Severe wave in North Korea

Severe wave in North Korea

For a few days, North Korea is facing a severe wave of the Corona virus, but the news regarding the situation in the country is very incomplete and partial due to the regime’s strict control of the media. And between Saturday and Sunday, the country confirmed at least 15 deaths and discovered hundreds of thousands of cases of fever and other symptoms, but without being able to confirm the causes. North Korea lacks tests to check for coronavirus infections, just as there are not enough resources to treat severe COVID-19 cases in hospitals.

Nearly two years ago, the North Korean regime claimed that it had not detected any cases of coronavirus in the country, thanks in part to severe restrictions on entering its borders. The lack of infections has been repeatedly reported by the media, which are all state-owned and under strict government control, for propaganda and putting dictator Kim Jong Un in a good light.

The coronavirus wave in North Korea appears to have started at the end of April and is now affecting an increasingly large part of the country’s population. According to official data, at least 42 people have so far died of “fever” and died Found In all, about 820,000 cases of people have symptoms compatible with COVID-19.

Disinfection of a grocery store in Pyongyang, North Korea (AP Photo/Jon Chol Jin)

According to many experts, the lack of tests makes it impossible to accurately detect the epidemic, and this may have serious consequences, especially given the high percentage of people without symptoms, which can contribute to the spread of the Corona virus and an increase in infections. .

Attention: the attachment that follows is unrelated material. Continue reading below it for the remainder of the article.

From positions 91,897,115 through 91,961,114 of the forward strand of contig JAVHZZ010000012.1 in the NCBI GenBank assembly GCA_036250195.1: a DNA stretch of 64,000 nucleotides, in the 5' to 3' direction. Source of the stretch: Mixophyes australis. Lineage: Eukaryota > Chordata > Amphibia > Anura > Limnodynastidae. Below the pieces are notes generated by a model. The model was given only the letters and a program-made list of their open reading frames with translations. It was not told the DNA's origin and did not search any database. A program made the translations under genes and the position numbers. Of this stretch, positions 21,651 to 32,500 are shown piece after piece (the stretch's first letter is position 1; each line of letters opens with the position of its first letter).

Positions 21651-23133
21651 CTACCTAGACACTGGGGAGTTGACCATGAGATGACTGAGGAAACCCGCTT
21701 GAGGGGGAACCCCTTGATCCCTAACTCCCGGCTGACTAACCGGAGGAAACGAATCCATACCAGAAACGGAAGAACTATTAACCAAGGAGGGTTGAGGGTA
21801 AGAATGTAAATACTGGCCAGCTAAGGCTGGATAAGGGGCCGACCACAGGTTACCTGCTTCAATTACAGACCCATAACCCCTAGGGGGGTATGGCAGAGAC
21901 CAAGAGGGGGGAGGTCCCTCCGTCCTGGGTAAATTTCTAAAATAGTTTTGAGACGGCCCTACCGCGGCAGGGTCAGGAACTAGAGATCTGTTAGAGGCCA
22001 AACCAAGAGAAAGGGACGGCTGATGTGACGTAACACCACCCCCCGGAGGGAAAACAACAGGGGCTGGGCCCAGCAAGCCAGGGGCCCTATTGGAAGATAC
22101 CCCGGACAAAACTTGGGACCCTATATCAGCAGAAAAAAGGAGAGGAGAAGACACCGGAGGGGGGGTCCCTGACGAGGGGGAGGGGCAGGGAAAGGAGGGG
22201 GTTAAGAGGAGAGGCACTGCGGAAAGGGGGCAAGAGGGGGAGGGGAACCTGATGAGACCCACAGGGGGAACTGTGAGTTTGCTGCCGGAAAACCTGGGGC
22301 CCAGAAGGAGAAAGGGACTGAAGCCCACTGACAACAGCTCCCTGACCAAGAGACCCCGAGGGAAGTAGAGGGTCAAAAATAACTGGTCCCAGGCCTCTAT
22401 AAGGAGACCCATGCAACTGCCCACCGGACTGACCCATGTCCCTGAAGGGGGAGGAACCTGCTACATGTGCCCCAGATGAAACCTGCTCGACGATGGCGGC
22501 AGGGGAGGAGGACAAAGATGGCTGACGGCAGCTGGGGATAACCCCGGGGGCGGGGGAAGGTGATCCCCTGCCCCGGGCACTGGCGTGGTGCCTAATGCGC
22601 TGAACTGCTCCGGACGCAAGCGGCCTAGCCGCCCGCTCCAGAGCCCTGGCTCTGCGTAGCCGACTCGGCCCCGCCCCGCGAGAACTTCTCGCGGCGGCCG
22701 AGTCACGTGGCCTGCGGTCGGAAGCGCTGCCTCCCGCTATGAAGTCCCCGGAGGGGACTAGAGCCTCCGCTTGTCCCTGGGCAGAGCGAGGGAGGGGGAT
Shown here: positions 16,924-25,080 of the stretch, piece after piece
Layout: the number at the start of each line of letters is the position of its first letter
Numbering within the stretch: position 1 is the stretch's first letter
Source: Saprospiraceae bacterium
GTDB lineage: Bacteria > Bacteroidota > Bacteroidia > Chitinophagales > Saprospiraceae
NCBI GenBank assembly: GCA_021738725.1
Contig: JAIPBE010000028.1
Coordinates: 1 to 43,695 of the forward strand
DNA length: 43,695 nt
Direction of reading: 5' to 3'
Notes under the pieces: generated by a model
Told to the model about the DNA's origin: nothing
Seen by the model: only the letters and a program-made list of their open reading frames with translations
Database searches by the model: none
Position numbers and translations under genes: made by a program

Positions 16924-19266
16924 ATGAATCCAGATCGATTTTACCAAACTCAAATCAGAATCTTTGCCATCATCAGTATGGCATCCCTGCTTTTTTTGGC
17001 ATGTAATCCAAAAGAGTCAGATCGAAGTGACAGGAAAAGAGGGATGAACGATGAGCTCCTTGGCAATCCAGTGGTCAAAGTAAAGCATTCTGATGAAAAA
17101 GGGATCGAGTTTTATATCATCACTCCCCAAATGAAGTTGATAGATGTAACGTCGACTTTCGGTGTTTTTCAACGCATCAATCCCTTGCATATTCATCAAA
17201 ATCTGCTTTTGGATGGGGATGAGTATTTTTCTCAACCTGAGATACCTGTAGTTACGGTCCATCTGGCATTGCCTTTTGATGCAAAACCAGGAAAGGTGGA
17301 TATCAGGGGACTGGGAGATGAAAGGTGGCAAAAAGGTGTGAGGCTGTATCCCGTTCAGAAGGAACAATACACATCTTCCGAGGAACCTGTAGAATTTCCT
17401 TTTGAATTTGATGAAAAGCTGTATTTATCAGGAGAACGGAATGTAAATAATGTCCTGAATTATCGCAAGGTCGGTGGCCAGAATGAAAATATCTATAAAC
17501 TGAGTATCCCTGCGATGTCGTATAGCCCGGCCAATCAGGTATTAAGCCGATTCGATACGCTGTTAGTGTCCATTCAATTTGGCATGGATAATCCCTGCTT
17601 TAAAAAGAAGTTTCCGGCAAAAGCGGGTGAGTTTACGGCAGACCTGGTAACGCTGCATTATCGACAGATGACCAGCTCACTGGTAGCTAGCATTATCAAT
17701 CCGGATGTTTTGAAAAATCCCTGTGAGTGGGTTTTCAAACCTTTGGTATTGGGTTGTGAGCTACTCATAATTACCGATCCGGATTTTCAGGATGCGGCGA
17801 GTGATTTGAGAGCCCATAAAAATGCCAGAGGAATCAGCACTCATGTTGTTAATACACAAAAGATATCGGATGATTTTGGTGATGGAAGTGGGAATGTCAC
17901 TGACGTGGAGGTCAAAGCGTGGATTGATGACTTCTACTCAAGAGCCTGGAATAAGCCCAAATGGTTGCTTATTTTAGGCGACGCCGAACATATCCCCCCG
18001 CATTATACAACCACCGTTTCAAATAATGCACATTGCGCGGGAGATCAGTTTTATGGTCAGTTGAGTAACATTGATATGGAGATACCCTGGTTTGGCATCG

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There is no official news on North Korea’s vaccination rate, but most of the country’s 26 million people are believed to have not received a single dose. Despite propaganda – which spoke of mobilizing more than a million people and strengthening the health system – North Korean hospitals have very few resources and do not provide adequate services, especially in rural areas. International health organizations and institutions believe that without sending in vaccines, tests and medicines there could be a significant number of deaths from COVID-19 in the coming weeks.

I work in a rice field in North Korea (AP Photo/Jon Chol Jin)

In an effort to contain the spread of infection, the regime on Thursday 12 May imposed a strict nationwide lockdown. Kim Jong-un has described the current epidemic as a “great ordeal” and asked residents to work together to keep it under control as quickly as possible. People with fever or other symptoms are being isolated, but it is not clear if there are enough quarantine centers in the country and there are doubts about the sanitation of existing centers. According to the regime-controlled Central News Agency, nearly 500,000 people have recovered since the beginning of the epidemic, while more than 300,000 are still infected.

Kim Jong-un argued that the situation should improve in the coming days, because the communities where the infection occurred are relatively isolated and should not cause it to spread to areas where the disease is not present. However, there were no data to support these statements and there are concerns about the country’s economy, which has been facing deep difficulties for years due to the economic sanctions imposed by the United Nations, especially with regard to the program to develop launch systems and ICBMs. North Korean weapons.

An ICBM launch from North Korea on March 24 (Korean Central News Agency via Associated Press)

In recent days, China and South Korea have indicated their willingness to send vaccines, medicines and other resources to North Korea, but for now the regime has not responded (at least publicly) to the offers. Previously, Kim Jong-un rejected the UN’s COVAX program’s offer to receive millions of doses of the vaccine, arguing that it could cause side effects and that he did not want to rely on outsiders to manage the epidemic.

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